Update on Christian conservatives seeking Islamic teaching records

Apparently, all Tennessee school systems are rejecting a request from a Christian conservative legal advocacy organization – as suggested by by Tennessee School Boards Association in a letter – for records on teaching about Islam in public schools.

The rejections are legally based on a provision of Tennessee’s Open Records Act that requires any request for public records to come from a Tennessee citizen. The Washington-based American Center for Law & Justice is not a Tennessee citizen, ergo, there’s a valid legal technicality that arguably allows the request to be ignored.

Other out-of-state folks have easily gotten around this provision by simply having a Tennessean re-file the request and, presumably, the ACLJ – which has ample friends within the state – will eventually do the same.

Meanwhile, here’s an excerpt from a News Sentinel story updating developments.

“State law says, and now the open records counsel has indeed opined, that they are not a qualified citizen of the state of Tennessee who would have access to the records,” Cagle said.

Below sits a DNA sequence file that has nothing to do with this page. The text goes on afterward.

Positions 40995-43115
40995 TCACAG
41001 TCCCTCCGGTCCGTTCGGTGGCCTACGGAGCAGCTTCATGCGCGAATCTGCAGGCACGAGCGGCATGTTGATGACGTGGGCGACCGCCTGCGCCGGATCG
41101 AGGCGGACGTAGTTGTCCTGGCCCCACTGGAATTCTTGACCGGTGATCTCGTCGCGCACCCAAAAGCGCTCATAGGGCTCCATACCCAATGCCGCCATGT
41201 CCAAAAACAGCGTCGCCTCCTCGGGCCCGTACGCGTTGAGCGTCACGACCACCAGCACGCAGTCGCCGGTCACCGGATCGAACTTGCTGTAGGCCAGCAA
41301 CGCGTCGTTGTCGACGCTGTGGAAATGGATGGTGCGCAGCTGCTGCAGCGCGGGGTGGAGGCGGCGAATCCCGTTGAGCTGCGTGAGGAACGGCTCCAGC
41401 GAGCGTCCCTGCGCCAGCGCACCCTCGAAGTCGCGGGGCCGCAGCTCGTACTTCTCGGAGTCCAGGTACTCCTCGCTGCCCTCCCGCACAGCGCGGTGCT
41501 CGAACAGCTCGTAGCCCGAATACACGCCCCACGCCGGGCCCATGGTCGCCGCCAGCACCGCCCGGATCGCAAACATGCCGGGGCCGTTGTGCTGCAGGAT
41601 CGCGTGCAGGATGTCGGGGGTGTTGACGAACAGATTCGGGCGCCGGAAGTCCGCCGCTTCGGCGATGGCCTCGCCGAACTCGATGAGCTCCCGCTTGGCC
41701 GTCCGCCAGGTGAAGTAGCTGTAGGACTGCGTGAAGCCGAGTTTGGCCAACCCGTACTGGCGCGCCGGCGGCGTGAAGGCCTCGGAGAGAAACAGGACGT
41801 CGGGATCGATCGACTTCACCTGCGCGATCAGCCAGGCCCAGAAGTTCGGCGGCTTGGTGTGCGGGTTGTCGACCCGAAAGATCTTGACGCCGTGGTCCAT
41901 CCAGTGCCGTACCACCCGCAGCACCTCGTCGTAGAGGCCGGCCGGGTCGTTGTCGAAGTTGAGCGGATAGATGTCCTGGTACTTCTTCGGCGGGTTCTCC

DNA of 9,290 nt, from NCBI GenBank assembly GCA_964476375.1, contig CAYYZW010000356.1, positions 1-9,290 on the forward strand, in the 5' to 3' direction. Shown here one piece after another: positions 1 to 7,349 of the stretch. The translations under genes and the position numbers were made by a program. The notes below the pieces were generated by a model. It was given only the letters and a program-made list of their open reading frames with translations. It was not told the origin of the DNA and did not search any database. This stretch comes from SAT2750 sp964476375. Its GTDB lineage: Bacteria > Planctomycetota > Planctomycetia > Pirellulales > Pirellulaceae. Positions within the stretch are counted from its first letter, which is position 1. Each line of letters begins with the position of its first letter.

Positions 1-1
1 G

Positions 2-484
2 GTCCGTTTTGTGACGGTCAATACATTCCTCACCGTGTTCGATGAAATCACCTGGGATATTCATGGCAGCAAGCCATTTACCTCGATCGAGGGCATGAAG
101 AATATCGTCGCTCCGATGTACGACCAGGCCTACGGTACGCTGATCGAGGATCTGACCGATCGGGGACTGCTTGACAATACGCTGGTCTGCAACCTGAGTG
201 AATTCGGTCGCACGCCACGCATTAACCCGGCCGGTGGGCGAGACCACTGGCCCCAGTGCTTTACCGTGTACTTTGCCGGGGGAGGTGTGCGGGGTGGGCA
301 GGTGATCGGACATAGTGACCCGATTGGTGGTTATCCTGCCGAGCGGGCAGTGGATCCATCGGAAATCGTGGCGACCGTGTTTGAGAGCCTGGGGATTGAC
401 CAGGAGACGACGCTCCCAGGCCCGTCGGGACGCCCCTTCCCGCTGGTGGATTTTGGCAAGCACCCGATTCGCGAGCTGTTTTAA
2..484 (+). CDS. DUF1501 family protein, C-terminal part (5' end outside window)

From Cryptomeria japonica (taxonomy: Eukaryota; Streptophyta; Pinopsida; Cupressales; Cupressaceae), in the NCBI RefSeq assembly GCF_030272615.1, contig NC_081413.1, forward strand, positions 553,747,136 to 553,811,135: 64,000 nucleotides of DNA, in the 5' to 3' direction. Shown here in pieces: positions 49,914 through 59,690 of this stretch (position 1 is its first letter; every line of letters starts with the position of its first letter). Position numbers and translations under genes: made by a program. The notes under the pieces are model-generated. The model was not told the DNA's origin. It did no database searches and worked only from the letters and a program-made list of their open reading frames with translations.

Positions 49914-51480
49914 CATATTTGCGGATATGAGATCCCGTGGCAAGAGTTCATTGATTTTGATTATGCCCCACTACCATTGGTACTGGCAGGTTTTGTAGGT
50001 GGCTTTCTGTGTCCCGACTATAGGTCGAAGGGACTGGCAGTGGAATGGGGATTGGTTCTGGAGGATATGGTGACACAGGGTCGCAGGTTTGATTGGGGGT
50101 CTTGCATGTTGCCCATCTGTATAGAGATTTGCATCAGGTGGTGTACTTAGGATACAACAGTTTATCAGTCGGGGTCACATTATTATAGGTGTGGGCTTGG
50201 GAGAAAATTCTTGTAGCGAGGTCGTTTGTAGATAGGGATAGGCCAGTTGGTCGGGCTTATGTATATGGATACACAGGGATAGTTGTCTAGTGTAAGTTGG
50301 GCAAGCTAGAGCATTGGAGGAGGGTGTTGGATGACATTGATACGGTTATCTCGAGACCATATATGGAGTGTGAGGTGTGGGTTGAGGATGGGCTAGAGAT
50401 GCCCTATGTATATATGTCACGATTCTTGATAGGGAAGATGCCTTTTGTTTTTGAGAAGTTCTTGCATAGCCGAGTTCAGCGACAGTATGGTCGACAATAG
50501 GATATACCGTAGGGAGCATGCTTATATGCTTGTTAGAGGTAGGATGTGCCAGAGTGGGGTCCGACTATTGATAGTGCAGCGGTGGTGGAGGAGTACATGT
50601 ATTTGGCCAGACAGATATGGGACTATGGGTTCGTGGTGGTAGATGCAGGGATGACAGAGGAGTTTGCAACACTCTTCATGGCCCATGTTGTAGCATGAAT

“Our firm has issued a total of about 80 denials on behalf of the school systems. I don’t know of a school system in the state that has said ‘we will produce records’ because of the requirements of law.”

Some of the school districts that have denied the request include Metro Nashville, Rutherford, Williamson, Wilson, Loudon, Blount, Grainger and Roane counties. The Knox County Law Department, which is handling Knox County Schools’ records request, has also denied it.

…Calls to the American Center for Law & Justice were not immediately returned, but CeCe Heil, the organization’s executive counsel, told The Tennessean newspaper this week the group will continue its efforts to obtain the requested records.

“We deal with government entities regularly and anticipate the necessity of engaging in negotiations pertaining to the actual documentation received,” Heil told them in an email. “Our open records requests are valid and signed by an attorney who is a citizen of Tennessee.”

Deborah Fisher, executive director for the Tennessee Coalition of Open Government, said she is aware of other cases in which requests have been denied because the requester lived in another state.

She said if a person can prove he or she is a Tennessee resident, the records should be turned over and by doing so that could cut down on costs and time in the long run for agencies and show transparency.

“I’m not advocating for this public record, but the person could just refile as a Tennessee resident,” she said. “The law doesn’t distinguish the purpose for getting the records; it just says a Tennessee resident.”

Note: A previous posts HERE.